Robert Blay
Robert Blay
5 months ago

Agreed 👍

edwinr
edwinr
5 months ago

Supportive Bloke – I agree. The Russian army as it stands today is a blunt instrument. Their lack of precision guided weaponry and inability to launch carefully orchestrated surgical strikes may result in a huge cost in innocent lives. I worry that the Russian military, clumsy that it is, will mistakenly deploy munitions against a non-combatant and drag other countries into this conflict.

AlexS
AlexS
5 months ago

I don’t think they have anything that can be described as precision guided TBH.

Appalling this level of knowledge…no wonder we are in this predicament with so low contact with reality.

Supportive Bloke
Supportive Bloke
5 months ago
Reply to  AlexS

Really?

And where have they used lots of precision anything?

Not in Syria for sure.

Martin
Martin
5 months ago

Rem we that even the USA requires imports of some very specialised stuff for PGM’s from rare earth metals to semi conductors. The Russians have zero electronics industry and will also rely on imports which are being increasingly hit by sanctions. They may lack the ability to replace many PGM and will certainly have to rely on inferior software and components to what we use in the west.

AlexS
AlexS
5 months ago

They have sent more than 80 Kalibr missiles against airports in Ukraine.

There are no secrets today in making a LGB.
And Russia have laser guided missiles since decades ago.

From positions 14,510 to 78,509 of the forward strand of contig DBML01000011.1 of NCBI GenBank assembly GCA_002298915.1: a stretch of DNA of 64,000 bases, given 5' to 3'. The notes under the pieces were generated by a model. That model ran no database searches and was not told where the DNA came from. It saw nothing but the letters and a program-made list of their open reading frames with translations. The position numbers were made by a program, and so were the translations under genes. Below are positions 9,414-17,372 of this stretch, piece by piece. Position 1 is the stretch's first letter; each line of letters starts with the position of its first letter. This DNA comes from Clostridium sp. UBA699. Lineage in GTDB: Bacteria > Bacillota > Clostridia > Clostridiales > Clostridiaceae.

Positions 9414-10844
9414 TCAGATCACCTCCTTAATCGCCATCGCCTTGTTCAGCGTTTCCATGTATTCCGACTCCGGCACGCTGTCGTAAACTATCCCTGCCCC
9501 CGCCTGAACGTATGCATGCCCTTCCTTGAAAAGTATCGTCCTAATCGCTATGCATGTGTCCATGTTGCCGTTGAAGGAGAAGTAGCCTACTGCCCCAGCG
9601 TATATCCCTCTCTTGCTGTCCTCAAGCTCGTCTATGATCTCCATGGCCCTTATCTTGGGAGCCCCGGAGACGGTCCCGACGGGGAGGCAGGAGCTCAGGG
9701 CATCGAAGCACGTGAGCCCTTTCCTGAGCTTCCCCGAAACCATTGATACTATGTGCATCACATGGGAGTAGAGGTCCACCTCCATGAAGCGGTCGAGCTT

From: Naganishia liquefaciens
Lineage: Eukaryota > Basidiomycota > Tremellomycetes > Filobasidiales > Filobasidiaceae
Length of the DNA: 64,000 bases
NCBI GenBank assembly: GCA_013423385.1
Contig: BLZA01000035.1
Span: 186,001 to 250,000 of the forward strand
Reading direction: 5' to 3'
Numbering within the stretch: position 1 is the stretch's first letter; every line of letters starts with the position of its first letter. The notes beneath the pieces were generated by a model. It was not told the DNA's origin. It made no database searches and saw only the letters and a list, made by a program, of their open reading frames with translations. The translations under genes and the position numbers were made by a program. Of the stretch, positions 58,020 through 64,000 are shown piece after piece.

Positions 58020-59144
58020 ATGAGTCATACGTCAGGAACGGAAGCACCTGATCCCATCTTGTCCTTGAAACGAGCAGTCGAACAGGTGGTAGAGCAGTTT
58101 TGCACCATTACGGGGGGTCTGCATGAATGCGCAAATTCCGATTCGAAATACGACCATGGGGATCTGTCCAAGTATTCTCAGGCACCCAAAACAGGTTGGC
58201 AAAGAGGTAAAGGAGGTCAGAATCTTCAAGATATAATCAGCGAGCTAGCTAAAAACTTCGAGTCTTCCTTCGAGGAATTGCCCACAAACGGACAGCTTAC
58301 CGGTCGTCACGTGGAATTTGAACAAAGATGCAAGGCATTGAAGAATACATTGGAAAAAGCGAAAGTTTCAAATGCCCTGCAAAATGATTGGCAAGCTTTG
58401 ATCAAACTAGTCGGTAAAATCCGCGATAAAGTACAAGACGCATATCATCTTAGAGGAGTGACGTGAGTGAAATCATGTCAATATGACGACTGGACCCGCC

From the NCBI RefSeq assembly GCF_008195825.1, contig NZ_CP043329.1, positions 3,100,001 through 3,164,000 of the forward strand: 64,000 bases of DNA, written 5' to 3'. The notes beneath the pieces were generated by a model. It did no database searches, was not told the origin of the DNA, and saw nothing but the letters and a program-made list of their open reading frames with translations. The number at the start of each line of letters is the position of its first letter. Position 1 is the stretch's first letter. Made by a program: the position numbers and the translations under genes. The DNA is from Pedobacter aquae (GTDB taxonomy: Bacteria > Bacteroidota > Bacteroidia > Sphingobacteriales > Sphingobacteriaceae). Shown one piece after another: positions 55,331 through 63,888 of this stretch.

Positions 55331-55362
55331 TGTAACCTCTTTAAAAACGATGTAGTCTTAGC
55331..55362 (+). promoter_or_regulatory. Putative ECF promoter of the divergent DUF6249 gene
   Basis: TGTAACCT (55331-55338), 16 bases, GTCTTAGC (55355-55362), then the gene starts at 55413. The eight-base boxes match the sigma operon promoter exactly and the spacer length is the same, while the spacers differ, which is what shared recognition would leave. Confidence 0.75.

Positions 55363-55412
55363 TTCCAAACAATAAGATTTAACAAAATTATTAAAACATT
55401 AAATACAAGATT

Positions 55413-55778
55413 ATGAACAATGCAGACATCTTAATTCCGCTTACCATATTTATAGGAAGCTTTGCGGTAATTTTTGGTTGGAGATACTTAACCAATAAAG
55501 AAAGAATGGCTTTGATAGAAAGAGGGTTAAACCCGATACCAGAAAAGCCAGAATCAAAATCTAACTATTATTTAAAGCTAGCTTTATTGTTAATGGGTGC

Supportive Bloke
Supportive Bloke
5 months ago
Reply to  AlexS

“ There are no secrets today in making a LGB”

Golly – thanks for the heads up – better tell everyone working on LGB’s to find a new job then.

Thanks for the hot tip.

farouk
farouk
5 months ago
Reply to  AlexS

Alex,
It’s well known that in the field of targeting pods and PGMs, Russia is way behind the West. In fact the bombing raids carried out by Moscow in Syria used FAB-500 and FAB – 250 bombs which are predominatly dumb. The Russian airforce tried to excuse this by claiming that the bomb sights in use by Russian aircraft were just as good as the targeting pods used by the west.

dave12
dave12
5 months ago

Ask the people of Aleppo, Russian cluster bombs landed there are banned in the west , no precision at all , such a horrible Gov that the Russian people have .they should be a shamed .

andy a
andy a
5 months ago
Reply to  dave12

no they are banned by the EU, USA still has them and reserves the right to use them against massed armour

andy a
andy a
5 months ago

we did the ukraine ambassador in speech yesterday thanked uk and usa and said russian tanks and planes were stopped yesterday by the defensive missles we sent, i knew about nlaw but wasnt aware we sent anti air?
should have given them patriot
He also said ukraine is still fighting and we will send many russians to the next life!!

Supportive Bloke
Supportive Bloke
5 months ago
Reply to  andy a

They have Stinger via US sources.

Hence downed planes and helos

Challenger
Challenger
5 months ago
Reply to  Robert Blay.

Don’t think they have many precision guided munitions. They seem to have heavily invested in good cruise, ballistic and anti-ship missiles but for tactical ground strikes they still predominantly use unguided bombs and some older generation laser designated ordnance.

Robert Blay
Robert Blay
5 months ago
Reply to  Challenger

Probably because collateral damage doesn’t concern them too much.

Supportive Bloke
Supportive Bloke
5 months ago
Reply to  Robert Blay

But you do have to hit something to mission kill it?

So which is better 200 missiles that work 50% of the time and of those hit the target 20% of the time; or